Presented as a celebration of the Band’s passion for R&B and blues music, Moondog Matinee features nine vocals originally done by African-American singers — recalling, if not exactly mimicking, their original barn-burning days as the Hawks. In fact, the only song to be included on this covers project from their old setlists was this one, a desperately lonesome ballad that initially hit for Bobby “Blue” Bland.
More important than its direct link to those pre-fame times, however, was the role that this Richard Manuel-sung gem played with the project. Filled with Richard’s depthless longing, “Share Your Love (With Me)” gave Moondog Matinee — which was, as is so often the case with such things, more fun than it was essential — an emotional center, a memorable kind of gravitas.
With “Share Your Love,” we got a sense of why the Band always thought of Manuel as their lead singer, why they stuck with him through his struggles with substance and alcohol abuse, why they were never quite the same when he was gone. Who else could have challenged the great Bland on his own turf?
After all, Bland could growl and snort with the best of the blues belters, but he also had a rare ability to sing a torch song in an unaffected style that helped him cross over to a white audience. (Thus, his designation at one point as the Sinatra of R&B singers.) Along the way, he clearly had an impact on Manuel, on the Hawks, and then the Band. The group also covered Bland favorites like “Turn On Your Lovelight” and “Further On Up the Road” — the latter of which made a gala reappearance as part of the The Last Waltz.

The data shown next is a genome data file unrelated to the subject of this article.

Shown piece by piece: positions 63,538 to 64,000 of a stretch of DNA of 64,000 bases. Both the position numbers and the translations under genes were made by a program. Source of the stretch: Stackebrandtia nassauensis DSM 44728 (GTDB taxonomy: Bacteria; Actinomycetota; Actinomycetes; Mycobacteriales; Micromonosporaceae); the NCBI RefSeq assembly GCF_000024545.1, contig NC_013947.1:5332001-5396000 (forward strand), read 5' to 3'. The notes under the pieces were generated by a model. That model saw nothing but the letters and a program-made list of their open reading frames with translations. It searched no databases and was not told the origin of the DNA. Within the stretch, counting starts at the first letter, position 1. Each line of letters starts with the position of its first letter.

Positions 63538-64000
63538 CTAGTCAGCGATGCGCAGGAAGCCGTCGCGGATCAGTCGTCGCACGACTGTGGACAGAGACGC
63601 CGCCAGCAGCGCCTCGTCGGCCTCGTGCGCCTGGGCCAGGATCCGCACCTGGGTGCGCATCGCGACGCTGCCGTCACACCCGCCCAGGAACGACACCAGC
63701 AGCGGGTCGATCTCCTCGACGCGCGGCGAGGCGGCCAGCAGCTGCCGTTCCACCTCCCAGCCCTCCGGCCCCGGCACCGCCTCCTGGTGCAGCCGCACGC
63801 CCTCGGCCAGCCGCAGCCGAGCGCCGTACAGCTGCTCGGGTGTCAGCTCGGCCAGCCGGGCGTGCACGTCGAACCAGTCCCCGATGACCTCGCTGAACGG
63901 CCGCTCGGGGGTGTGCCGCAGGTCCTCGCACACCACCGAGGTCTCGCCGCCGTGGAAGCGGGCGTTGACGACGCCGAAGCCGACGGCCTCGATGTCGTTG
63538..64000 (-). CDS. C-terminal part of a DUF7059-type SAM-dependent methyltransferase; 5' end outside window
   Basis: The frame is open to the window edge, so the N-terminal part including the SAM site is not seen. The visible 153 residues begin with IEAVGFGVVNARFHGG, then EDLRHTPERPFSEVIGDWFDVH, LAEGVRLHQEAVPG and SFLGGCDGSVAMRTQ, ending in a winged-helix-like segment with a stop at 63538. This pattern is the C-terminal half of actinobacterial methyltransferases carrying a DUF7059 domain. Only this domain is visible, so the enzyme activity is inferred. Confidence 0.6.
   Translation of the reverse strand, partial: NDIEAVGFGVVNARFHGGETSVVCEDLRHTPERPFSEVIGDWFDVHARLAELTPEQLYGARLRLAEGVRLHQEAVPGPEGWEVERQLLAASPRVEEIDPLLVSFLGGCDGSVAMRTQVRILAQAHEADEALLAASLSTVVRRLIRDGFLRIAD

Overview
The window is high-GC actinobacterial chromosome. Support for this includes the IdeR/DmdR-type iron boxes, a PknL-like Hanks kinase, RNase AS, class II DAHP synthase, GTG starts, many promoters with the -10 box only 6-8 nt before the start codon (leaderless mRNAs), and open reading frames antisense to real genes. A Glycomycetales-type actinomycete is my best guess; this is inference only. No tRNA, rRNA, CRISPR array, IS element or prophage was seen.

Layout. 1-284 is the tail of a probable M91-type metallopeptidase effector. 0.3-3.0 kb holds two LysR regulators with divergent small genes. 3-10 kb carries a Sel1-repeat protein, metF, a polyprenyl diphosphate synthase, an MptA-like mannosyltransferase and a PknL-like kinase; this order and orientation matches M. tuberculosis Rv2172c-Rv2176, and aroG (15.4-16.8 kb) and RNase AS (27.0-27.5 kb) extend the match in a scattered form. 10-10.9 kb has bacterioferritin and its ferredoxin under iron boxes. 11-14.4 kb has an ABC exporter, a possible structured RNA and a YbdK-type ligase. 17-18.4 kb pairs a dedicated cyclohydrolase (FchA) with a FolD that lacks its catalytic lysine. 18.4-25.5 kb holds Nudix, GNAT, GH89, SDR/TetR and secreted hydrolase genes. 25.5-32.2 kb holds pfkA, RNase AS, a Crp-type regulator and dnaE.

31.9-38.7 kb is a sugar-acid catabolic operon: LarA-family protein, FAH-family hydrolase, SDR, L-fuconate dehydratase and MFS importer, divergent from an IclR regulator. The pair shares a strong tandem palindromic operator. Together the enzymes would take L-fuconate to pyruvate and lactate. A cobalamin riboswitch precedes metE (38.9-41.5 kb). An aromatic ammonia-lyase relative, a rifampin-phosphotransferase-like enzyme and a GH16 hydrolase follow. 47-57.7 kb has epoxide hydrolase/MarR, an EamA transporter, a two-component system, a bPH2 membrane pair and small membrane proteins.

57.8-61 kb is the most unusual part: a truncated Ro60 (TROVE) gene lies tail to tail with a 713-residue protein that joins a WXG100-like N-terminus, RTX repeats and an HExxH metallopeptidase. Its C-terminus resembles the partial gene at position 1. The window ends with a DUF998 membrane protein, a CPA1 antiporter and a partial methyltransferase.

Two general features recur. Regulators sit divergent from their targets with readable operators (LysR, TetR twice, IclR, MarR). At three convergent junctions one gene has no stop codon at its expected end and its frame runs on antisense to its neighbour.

And so, approaching this couldn’t have been an easy thing for Manuel. But he’s bolstered here by Garth Hudson’s billowingly orchestral keyboard work, in a precursor to his fuller explorations on Northern Lights-Southern Cross. And somehow once more, as “Share Your Love” moves into its anthemic middle, Manuel all but snatches “Share Your Love” from its original voice. As resonant, as ribald, as touching and complex as both Levon Helm and Rick Danko could be at the mic, no one in the Band could do what Richard Manuel did on songs like this — bring you all the way into his heart.
Considering the state of things, and the state of Manuel himself, this song stands today as a central triumph. Not just on Moondog Matinee, though that’s absolutely true, but also for Manuel himself. This may be his last best performance, and certainly stands as his most complete since at least “Sleeping.” “Richard was ‘in a period,’ as Rick would say, which meant that he was drinking pretty hard,” Helm remembered in This Wheel’s On Fire. “But once he got started, man: Drums, piano, play it all; sing, do the lead in one of them high, hard-assed keys to sing in. Richard just knew how a song was supposed to go. Structure, melody, he understood it.”
And, it seems, Manuel understood this triumph too, continuing to perform “Share Your Love” into his final period, and always imbuing it with visceral feeling. Today, however, everything about this track points to Manuel’s sad end for me — to that awful moment when he could go no further. It’s so unbearably sad now, this yearning. Like the very embodiment of everything that Manuel might have said, if someone had burst into that Florida hotel bathroom and stopped him in 1986.
I stare at the album’s original fold-out poster, a saloon setting from Edward Kasper that combines Helm’s old stomping grounds of Helena, Ark., with Robbie Robertson’s Cabbagetown, and I can’t take my eyes off Manuel. He’s apart, the only one lost in thought. Robertson is working the jukebox, Hudson and Helm are sharing a drink, Danko is reading a music magazine. But Richard is alone, thinking — staring off into the middle distance. It’s like he can see something, already, that I still haven’t come to grips with more than four decades later: Richard Manuel is already gone.
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